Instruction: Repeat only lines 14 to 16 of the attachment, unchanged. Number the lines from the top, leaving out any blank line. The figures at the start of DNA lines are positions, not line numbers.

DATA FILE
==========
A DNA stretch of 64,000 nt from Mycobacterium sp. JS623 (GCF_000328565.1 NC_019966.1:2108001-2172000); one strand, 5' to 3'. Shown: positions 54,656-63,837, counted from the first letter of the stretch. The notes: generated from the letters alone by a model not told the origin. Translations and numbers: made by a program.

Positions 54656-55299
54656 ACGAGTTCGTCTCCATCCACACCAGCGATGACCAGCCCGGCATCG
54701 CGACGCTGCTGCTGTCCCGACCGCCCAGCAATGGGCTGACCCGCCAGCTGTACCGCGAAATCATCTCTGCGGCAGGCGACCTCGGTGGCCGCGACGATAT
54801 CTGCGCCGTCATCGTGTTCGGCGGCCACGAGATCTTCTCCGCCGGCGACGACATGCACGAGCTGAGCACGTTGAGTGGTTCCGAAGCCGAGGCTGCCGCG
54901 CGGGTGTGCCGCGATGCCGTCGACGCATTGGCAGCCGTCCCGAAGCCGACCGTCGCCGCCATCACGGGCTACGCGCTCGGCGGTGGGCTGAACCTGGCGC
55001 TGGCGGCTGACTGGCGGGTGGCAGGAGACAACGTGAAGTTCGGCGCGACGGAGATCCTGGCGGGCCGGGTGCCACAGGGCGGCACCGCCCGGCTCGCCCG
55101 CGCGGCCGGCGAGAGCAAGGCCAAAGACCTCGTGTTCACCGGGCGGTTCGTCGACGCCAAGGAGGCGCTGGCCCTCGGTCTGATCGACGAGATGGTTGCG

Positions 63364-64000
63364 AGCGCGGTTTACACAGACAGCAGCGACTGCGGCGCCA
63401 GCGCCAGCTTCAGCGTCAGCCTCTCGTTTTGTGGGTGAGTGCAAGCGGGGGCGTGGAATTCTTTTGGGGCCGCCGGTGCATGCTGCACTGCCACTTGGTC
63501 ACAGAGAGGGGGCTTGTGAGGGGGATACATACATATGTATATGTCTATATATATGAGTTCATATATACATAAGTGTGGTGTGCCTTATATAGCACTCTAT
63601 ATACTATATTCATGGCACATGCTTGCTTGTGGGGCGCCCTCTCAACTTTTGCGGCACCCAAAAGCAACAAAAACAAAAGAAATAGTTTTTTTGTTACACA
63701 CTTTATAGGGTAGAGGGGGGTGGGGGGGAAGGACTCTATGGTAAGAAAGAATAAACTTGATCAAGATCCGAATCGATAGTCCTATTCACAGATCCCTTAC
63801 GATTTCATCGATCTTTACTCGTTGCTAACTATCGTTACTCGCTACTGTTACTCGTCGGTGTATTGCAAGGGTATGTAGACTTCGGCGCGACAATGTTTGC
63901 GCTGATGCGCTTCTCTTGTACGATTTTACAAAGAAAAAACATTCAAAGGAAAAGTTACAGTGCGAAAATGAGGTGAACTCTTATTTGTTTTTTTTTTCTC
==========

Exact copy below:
63701 CTTTATAGGGTAGAGGGGGGTGGGGGGGAAGGACTCTATGGTAAGAAAGAATAAACTTGATCAAGATCCGAATCGATAGTCCTATTCACAGATCCCTTAC
63801 GATTTCATCGATCTTTACTCGTTGCTAACTATCGTTACTCGCTACTGTTACTCGTCGGTGTATTGCAAGGGTATGTAGACTTCGGCGCGACAATGTTTGC
63901 GCTGATGCGCTTCTCTTGTACGATTTTACAAAGAAAAAACATTCAAAGGAAAAGTTACAGTGCGAAAATGAGGTGAACTCTTATTTGTTTTTTTTTTCTC